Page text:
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Foreign firms to pay Indian Income Tax on work done outside India, ITAT tells Linklaters

A Mumbai Income Tax Appellate Tribunal (ITAT) has found that Linklaters should pay income tax in India on all India-related profits after applying a retrospective Finance Bill 2010 amendment to section 9(1) of the Income Tax Act, going against the latest decision in the Clifford Chance tax battle that is currently in the Indian Supreme Court.

The ITAT overruled an earlier tax tribunal's decision and upheld the original tax Assessing Officer's (AO) view that all of Linklaters' incomes related to India should be taxable resulting in 1995-1996 tax bill of Rs 2.12 crores to Linklaters, although all previous India-billings of Linklaters or other firms would also be subject to this decision.

A Linklaters spokesperson told Legally India: "We are reviewing the tribunal's decision and have no further comment at this stage."

Referring to the Ishikawajima Harima Heavy Industries Ltd. vs. DIT (288 ITR 408) case, the ITAT ruled:

"It is thus unambiguous that the judgment of Hon’ble Bombay High Court rests on the legal premises that, under section 9(1)(vii), “services, which are source of income sought to be taxed in India, must be (i) utilized in India; and (ii) rendered in India” and the conceptual premises that “territorial nexus for the purpose of determining the tax liability is an internationally accepted principle”.

"These legal premises, however, do no longer hold good in view of retrospective amendment w.e.f. 1st June 1976 in section 9 brought out by the Finance Act, 2010 […]"

"The conclusions arrived at by Their Lordships were thus entirely based on their reading of the scope of Section 9(1) of the Income Tax Act, but in view of the retrospective amendment in Explanation to Section 9(1), the scope of this provision does no longer permit the interpretation adopted by Their Lordships. The very conceptual foundation of Hon’ble Bombay High Court’s decision in the case of Clifford Chance (supra) ceases to hold good in law.  When the legal provisions considered in the judicial precedent, vis?à?vis the legal provisions prevalent when that precedent is sought to be applied, are not in pari materia, the judicial precedent cannot have precedence value.

"18. It is, therefore, free from any doubt that Hon’ble Bombay High Court’s judgment in the case of Clifford Chance is no longer good law, as there have been amendments in law in consonance with the school of thought discussed above and these amendment unambiguously negate the principle of territorial nexus which is the understructure of line of reasoning adopted by the Hon’ble Courts above.  It is no longer necessary that, in order to invite taxability under section 9(1)(vii) of the Act, the services must be rendered in the Indian tax jurisdiction  

"19. In view of the above discussions, we are of the considered view that the entire fees for professional services earned by the assessee, in connection with the projects in India and which is thus sourced from India, is taxable in India under the domestic law."

In the 1995-1996 tax year, Linklaters claimed it had billed only £691,190 based in India, according to the ITAT ruling, making a profit of £468,419.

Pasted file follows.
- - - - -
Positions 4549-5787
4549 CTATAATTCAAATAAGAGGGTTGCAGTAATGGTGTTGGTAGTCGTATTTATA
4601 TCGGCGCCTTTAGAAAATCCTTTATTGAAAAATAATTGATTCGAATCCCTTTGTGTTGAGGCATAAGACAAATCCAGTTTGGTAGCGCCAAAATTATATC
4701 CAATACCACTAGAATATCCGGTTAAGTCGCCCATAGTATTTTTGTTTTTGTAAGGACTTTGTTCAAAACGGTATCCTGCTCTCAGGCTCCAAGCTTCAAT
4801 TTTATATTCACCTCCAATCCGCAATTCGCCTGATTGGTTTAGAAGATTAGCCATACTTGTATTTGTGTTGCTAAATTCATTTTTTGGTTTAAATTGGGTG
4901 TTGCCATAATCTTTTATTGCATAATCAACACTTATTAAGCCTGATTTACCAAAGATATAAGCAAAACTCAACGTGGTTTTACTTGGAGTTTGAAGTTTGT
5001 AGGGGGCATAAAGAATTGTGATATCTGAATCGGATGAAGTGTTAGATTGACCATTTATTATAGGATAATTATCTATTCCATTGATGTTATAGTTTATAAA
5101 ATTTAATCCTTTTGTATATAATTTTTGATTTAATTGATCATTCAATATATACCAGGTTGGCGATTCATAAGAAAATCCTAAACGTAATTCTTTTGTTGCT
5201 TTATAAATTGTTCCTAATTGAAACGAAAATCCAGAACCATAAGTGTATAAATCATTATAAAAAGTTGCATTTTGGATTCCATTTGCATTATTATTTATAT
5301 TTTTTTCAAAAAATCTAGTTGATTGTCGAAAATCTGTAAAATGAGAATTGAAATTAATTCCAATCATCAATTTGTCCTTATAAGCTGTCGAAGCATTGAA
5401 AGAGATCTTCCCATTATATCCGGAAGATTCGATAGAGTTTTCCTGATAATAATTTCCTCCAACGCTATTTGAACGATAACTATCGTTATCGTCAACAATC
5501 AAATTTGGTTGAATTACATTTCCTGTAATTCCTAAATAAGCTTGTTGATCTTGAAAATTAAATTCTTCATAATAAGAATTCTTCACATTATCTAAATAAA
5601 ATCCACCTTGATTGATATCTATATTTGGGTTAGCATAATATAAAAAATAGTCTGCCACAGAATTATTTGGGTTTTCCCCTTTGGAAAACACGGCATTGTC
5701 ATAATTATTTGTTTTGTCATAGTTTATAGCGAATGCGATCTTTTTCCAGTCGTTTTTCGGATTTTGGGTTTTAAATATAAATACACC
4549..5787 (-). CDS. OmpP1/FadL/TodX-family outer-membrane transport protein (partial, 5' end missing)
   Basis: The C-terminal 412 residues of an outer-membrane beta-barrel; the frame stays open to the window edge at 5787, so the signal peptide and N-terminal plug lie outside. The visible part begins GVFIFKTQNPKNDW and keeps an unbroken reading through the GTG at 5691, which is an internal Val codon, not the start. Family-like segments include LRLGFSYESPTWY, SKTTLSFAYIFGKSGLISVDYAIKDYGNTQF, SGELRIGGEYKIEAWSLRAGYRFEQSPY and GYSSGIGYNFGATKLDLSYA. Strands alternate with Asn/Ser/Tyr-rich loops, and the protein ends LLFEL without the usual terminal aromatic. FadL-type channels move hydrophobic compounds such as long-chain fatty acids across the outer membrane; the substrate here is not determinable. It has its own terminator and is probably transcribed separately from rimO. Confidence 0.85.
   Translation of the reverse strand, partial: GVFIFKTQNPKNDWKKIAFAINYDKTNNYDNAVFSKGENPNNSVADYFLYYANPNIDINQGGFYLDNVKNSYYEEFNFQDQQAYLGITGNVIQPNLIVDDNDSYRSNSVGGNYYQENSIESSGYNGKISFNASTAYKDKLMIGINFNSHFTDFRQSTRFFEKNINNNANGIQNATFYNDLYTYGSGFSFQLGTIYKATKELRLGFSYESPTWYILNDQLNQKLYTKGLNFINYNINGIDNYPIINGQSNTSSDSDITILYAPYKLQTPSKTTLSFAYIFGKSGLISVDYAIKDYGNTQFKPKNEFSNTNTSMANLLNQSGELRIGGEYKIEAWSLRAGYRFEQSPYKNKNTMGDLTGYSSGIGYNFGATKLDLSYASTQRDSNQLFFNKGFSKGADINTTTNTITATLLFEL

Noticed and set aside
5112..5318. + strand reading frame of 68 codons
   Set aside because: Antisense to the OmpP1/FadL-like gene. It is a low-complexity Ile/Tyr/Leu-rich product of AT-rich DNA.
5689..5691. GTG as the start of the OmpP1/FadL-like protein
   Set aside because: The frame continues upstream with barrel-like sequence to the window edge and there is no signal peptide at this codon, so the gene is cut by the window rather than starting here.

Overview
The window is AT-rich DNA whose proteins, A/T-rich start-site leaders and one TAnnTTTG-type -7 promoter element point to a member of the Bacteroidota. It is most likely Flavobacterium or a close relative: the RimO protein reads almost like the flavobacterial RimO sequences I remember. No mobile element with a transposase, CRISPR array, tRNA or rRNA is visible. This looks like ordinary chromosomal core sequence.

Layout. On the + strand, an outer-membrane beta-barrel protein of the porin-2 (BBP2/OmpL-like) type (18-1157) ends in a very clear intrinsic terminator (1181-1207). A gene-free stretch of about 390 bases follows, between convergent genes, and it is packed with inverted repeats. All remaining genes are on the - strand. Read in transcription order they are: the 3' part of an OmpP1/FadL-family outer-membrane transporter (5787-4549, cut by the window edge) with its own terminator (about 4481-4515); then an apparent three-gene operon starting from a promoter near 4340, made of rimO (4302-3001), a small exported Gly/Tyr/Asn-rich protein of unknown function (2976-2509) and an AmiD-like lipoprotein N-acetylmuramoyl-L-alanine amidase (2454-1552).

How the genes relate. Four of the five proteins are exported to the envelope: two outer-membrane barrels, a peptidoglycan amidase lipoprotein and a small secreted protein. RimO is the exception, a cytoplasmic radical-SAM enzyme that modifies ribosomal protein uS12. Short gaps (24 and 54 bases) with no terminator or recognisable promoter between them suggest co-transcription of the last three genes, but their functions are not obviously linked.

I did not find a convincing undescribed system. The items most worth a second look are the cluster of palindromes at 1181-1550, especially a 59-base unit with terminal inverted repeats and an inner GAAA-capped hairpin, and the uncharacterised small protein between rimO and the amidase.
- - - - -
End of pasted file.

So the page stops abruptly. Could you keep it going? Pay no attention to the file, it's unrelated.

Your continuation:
However, the AO held that Linklaters' total taxable profit related to India should in fact be Rs 236,686,260 (£3.32m or Rs 23.7 crore), out of total amounts invoiced of Rs 25.8 crore (£3.62m).

According to the ruling, Linklaters had worked on 21 India-related matters in 1995-96, of which 15 mandates were for banks or financial institutions. Its instructions included GDR issues for Bajaj, Finolex, Sriram Enterprises and Usha Beltron, advising Dresdner Kleinwortbenson (as it was then known), Barclays Capital, HSBC Investment Bank and Lazard Brothers & Co respectively. The firm also advised Enron Power on an Indian power project and Denro Ispat on a Chandrapur coal project.

Permanent establishment under the Double Taxation Avoidance Agreement (DTAA) between India and the UK arises once services are rendered on the ground in India for at least 90 days, which the AO found Linklaters had done.

"It was submitted that the income of the PE [permanent establishment] is computed on the basis of actual man hours devoted in India to a particular client and charged at the rates would have been charged by the Indian lawyers for similar services," said the ITAT but ruled that the actual fees charged by Linklaters should be the amount that is subject to tax.

The latest ruling follows Clifford Chance's Bombay High Court decision last year, in which it decided that only the fees that the firm incurred directly in India should be taxable in India.

The Clifford Chance case is currently in the Supreme Court, which has requested the firm to supply more than 10-year-old billings to the court.

A Clifford Chance spokesperson told Legally India at the time: "The claim raises essentially the same issues as were raised in a case recently decided in our favour by the Bombay High Court. The Indian tax authorities are now appealing that decision but we have every expectation of prevailing."

Read Legally India's full analysis of the case by leading tax lawyers.

The case was first reported by ITAT Online and the ITAT ruling can be downloaded here.
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